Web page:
Still in command of his ship, Hubbard took the PC 815 down the California coast and illegally entered Mexican waters where, again illegally, he ordered his men to test the ship's guns by firing on an uninhabited Mexican island. Mexico complained and Hubbard was reprimanded. Navy records show that the future religious leader was relieved of his command of two different boats over the course of his military career. He was assigned to onshore duties in the late 1940s [source: Sappell and Welkos].

After attending that fateful meeting of the Hydra Club and resigning his military post in 1950, Hubbard published an article in the magazine Astounding Science Fiction, called "Dianetics: A New Science of the Mind." It was the founding moment in the movement that would become known as Scientology.


Scientology According to Scientology

A member of the 'Sea Org' walks by a sign outside the Church of Scientology Los Angeles on Sunset Boulevard. Michael Montfort/Michael Ochs Archives/Getty Images

According the official Scientology website, Hubbard derived the word, "dianetics" from the ancient Greek word for "through" (dia) and "nous" meaning "mind or soul." To boil the concept down to its basics, dianetics refers to how the mind — or soul — affects the body. Scientologists believe the mind to be an interface between a person's thetan — or true, spiritual self — and their environment. This interface has two elements, the "analytical mind" and the "reactive mind." The analytical mind, as the term suggests, is rational and aware, whereas the reactive mind is unconscious and involuntary, yet simultaneously in charge of the analytical mind.

The reactive mind is where all the trouble is. It stores experiences in perfect recordings, called engrams, which feature every element of an event, even, or perhaps especially, traumatic events. If left to fester, these engrams are the source of nearly all that ails us. To mitigate the power of these engrams, it's necessary to recount them aloud to a trained auditor who can elicit the correct result with a set of prescribed questions. Once through this process, the engrams are purged of their force and a person becomes free of the pain they caused.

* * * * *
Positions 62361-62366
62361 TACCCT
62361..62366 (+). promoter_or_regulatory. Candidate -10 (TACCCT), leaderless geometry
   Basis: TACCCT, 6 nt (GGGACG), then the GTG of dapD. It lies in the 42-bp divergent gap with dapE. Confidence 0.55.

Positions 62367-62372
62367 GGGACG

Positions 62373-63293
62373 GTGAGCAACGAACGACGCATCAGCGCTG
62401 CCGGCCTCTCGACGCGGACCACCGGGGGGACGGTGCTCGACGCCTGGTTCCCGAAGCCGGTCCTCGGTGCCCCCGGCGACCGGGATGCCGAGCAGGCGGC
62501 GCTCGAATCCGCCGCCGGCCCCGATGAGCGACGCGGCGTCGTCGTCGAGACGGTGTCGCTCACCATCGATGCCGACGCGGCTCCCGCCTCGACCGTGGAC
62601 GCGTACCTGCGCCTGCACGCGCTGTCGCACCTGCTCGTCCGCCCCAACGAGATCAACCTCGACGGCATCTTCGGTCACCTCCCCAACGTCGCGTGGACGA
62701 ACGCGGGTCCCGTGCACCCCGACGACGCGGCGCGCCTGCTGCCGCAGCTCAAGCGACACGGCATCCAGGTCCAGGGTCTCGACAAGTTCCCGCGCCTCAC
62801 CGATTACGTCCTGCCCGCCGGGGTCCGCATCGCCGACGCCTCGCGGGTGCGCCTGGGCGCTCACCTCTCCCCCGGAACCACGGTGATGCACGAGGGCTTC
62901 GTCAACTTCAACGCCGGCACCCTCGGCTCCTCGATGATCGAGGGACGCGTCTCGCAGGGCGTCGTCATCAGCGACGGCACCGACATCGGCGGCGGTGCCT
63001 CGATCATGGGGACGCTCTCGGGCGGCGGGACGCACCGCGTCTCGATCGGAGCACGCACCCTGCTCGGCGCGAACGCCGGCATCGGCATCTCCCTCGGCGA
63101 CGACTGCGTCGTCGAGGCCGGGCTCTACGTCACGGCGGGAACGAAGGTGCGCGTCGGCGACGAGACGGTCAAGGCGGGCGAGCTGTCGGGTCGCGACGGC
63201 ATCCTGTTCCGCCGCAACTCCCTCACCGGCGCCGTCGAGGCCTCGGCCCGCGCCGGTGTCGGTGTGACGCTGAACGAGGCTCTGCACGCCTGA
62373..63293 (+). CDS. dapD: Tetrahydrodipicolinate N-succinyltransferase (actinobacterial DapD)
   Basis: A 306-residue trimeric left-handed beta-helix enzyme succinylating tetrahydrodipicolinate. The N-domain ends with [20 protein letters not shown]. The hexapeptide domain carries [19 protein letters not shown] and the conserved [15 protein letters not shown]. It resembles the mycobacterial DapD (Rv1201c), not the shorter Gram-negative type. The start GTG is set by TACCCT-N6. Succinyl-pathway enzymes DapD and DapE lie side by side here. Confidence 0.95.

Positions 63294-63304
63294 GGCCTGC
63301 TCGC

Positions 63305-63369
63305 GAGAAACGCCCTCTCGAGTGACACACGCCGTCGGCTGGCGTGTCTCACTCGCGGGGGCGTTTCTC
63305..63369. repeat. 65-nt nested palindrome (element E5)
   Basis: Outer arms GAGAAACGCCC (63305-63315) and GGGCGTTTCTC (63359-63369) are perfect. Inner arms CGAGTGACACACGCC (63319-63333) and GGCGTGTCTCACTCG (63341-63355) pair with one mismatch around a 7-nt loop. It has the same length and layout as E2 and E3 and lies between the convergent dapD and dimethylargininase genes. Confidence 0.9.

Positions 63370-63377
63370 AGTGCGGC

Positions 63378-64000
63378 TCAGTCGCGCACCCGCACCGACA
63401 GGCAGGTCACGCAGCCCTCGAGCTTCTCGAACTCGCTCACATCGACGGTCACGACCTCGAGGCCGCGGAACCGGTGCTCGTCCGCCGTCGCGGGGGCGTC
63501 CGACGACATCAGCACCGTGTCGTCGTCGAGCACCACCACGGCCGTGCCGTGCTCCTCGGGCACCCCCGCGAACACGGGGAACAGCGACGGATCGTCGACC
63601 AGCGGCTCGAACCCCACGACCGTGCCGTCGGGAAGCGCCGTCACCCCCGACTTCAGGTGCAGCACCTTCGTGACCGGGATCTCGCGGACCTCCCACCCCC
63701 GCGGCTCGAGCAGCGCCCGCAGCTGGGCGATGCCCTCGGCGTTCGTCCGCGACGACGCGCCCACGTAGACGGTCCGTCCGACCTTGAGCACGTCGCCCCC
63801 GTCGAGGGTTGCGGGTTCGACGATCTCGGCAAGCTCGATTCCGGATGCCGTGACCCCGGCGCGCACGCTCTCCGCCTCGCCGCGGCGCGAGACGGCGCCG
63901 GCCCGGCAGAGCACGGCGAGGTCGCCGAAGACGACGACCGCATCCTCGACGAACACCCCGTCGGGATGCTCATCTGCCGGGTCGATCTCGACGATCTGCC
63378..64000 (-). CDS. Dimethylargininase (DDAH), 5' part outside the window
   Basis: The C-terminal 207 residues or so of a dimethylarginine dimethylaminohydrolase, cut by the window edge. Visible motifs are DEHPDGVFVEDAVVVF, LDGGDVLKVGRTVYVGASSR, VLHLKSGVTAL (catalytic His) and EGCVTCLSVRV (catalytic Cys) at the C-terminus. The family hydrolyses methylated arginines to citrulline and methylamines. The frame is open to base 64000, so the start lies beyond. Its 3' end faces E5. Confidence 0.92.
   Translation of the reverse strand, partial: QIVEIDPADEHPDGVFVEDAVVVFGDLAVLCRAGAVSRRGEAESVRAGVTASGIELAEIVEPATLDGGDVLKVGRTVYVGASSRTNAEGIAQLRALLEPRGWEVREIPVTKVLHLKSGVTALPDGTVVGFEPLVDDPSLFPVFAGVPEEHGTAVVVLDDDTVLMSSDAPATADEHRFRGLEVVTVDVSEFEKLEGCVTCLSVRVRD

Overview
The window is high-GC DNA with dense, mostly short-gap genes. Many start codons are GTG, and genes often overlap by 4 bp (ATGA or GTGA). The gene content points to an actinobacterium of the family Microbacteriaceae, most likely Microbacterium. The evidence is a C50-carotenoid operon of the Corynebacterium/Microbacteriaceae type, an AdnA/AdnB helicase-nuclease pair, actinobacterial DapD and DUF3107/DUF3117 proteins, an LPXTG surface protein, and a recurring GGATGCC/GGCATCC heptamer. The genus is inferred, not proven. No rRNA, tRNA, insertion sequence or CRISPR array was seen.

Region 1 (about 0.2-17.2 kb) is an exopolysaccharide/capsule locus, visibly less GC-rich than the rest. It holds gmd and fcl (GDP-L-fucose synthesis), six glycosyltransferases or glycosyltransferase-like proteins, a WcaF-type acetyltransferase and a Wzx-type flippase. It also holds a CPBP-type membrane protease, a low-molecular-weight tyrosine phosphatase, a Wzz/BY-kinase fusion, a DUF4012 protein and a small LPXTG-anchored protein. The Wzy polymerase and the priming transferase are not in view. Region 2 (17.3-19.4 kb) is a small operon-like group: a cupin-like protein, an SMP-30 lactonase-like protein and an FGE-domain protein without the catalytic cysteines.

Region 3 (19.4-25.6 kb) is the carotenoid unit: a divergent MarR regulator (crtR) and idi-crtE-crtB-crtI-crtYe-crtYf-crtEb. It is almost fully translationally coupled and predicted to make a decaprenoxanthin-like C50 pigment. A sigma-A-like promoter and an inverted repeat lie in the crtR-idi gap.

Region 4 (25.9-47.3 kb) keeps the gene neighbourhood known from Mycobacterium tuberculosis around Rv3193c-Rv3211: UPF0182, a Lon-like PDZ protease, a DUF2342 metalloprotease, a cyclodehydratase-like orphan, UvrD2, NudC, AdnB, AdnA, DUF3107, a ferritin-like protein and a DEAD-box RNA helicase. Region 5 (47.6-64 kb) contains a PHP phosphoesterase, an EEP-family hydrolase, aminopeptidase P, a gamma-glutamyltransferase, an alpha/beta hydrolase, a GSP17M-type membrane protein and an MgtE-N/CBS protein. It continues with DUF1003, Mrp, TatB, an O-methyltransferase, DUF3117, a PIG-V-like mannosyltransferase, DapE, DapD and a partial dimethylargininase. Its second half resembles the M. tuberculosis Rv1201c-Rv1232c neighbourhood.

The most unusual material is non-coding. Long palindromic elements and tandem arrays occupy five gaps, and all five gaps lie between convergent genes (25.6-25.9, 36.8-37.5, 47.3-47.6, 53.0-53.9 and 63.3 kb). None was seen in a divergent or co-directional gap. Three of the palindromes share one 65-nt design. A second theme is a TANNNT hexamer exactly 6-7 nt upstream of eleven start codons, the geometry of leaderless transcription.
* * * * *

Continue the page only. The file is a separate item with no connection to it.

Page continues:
Auditing is said to be a process of objective, scientific precision, with each question calibrated to produce the necessary results. The Church of Scientology holds that, thanks to Hubbard's careful design of the auditing process and its questions, the procedure is free of any errors that might arise from the auditor's subjective biases.

Scientologists also insist that auditing not be confused with psychiatry, which uses methods they believe to be ineffective — mainly that psychiatrists interpret what someone says rather than simply accept what they say, as auditors do. Auditors use a series of tests administered before and after an auditing session to determine the results and establish what kind of auditing program will be necessary to bring a "pre-clear" person to a "clear" state, or "free" of their reactive mind. The results of these tests can be recorded on a graph to illustrate the progress made.

Scientology auditors use e-meters to register members' thoughts during auditing sessions.
Andy Cross/The Denver Post/Getty Images

Hubbard expanded "Dianetics: A Science of the Mind," to book-length form and when it was published, also in 1950, it was a hit. Hubbard traveled the country giving lectures and demonstrating his ideas in the book. But by 1952, interest in dianetics was waning and Hubbard decided on a different course. He began incorporating the principles of dianetics into a new belief system, which he dubbed Scientology.